Introduction: Chronic treatment resistant depression takes a substantial toll on patients’ quality of life and alternative treatment options are limited. This prospective multicenter study evaluated the safety, tolerability and efficacy of four weeks of thrice-a-week deep transcranial magnetic stimulation (dTMS) in combination with selective serotonin reuptake inhibitors (SSRIs). Methods: Forty patients who failed to respond during a 16-week double-blind placebo controlled (DBPC) trial of dTMS or sham dTMS as monotherapy were screened and started a treatment of previously tolerable but ineffective SSRI. After ten days of medication, high frequency dTMS was added three times a week for four weeks. Results: dTMS combined with SSRIs was well tolerated, with only headaches as a related adverse event (n = 4), which did not cause drop outs. Six patients were excluded from analysis: 1 was missing screening data and 5 received less than 10 sessions. Out of 34 patients included in this study, 12 (35.3%) patients remitted (HDRS-21 < 10). No significant differences were found between patients who had received sham or active dTMS in the earlier DBPC multicenter trial. Limitations: This was a small scale open study of dTMS with SSRIs in patients that failed to respond during a DBPC dTMS trial, although a carryover effect cannot be excluded. Comparative efficacy of dTMS with and without SSRIs and specific dosing and protocol parameters warrant specifically-designed large-scale controlled studies. Conclusions: Thrice weekly dTMS at 120% motor threshold(MT), 10 HZ, 3‑s trains, 20‑s intervals, 2400 daily pulses, can augment formerly ineffective SSRI treatment.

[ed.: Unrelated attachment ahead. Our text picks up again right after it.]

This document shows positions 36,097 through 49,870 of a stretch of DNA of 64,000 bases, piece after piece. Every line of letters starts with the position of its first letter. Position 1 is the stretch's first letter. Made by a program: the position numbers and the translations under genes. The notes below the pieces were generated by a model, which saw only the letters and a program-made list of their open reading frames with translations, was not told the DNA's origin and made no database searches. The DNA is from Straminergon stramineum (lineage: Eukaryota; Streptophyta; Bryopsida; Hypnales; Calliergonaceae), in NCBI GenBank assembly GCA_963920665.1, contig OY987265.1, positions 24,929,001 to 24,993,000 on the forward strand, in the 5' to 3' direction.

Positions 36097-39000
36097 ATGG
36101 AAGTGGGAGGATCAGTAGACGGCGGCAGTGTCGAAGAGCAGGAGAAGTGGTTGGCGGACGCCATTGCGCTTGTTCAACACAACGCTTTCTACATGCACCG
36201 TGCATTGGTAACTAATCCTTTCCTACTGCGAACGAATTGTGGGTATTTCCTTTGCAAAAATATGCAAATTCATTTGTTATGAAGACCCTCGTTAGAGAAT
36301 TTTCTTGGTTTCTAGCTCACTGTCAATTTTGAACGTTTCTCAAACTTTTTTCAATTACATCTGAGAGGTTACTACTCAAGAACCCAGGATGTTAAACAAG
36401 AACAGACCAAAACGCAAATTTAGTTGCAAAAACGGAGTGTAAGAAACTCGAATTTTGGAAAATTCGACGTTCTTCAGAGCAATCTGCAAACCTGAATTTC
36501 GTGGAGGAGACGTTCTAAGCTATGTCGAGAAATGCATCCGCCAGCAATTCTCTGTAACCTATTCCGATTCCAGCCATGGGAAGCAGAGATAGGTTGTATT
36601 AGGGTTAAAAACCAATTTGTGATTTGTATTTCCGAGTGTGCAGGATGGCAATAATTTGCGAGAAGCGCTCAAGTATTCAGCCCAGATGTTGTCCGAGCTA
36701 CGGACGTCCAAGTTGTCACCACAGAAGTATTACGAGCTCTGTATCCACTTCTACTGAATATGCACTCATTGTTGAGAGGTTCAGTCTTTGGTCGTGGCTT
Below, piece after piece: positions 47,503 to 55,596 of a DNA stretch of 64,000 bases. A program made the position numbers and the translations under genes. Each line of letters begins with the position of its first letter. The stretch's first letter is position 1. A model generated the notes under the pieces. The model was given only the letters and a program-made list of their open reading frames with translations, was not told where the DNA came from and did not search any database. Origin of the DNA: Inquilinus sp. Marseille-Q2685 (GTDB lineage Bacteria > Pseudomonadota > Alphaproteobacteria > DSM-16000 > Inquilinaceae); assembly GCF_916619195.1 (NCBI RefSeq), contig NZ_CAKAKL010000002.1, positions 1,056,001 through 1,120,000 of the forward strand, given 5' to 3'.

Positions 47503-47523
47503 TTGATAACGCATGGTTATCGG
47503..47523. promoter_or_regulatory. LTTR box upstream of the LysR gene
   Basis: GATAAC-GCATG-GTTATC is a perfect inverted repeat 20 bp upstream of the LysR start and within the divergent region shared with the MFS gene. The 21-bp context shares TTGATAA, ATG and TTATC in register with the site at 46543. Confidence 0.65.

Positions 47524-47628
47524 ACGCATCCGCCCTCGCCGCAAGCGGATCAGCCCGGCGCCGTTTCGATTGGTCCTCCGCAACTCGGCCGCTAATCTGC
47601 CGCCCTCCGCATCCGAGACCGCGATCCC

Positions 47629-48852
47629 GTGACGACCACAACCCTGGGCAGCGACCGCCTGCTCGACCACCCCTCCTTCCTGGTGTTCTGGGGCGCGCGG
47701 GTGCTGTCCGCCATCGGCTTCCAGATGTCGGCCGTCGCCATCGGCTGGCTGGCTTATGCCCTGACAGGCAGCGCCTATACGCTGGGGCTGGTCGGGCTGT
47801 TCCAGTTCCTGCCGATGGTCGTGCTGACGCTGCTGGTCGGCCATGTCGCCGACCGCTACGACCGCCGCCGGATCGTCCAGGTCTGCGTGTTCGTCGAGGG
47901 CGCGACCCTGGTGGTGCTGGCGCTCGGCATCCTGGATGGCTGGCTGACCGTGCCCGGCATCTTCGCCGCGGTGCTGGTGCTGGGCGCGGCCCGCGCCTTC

- Deep repetitive transcranial magnetic stimulation
- TMS-SSRI augmentation
- Treatment resistant depression
ASJC Scopus subject areas
- Clinical Psychology
- Psychiatry and Mental health